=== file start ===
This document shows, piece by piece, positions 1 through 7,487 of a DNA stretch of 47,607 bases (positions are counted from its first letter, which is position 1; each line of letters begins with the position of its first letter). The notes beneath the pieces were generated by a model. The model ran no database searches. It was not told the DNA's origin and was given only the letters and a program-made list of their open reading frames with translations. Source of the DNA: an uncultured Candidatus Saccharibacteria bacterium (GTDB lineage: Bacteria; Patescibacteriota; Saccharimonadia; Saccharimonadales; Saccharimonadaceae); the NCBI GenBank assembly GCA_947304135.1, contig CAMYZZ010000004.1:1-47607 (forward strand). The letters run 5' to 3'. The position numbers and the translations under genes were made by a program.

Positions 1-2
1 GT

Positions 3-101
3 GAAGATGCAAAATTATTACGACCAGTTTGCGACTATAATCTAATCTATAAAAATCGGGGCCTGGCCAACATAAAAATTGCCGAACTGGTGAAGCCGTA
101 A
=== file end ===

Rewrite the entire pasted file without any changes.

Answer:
This document shows, piece by piece, positions 1 through 7,487 of a DNA stretch of 47,607 bases (positions are counted from its first letter, which is position 1; each line of letters begins with the position of its first letter). The notes beneath the pieces were generated by a model. The model ran no database searches. It was not told the DNA's origin and was given only the letters and a program-made list of their open reading frames with translations. Source of the DNA: an uncultured Candidatus Saccharibacteria bacterium (GTDB lineage: Bacteria; Patescibacteriota; Saccharimonadia; Saccharimonadales; Saccharimonadaceae); the NCBI GenBank assembly GCA_947304135.1, contig CAMYZZ010000004.1:1-47607 (forward strand). The letters run 5' to 3'. The position numbers and the translations under genes were made by a program.

Positions 1-2
1 GT

Positions 3-101
3 GAAGATGCAAAATTATTACGACCAGTTTGCGACTATAATCTAATCTATAAAAATCGGGGCCTGGCCAACATAAAAATTGCCGAACTGGTGAAGCCGTA
101 A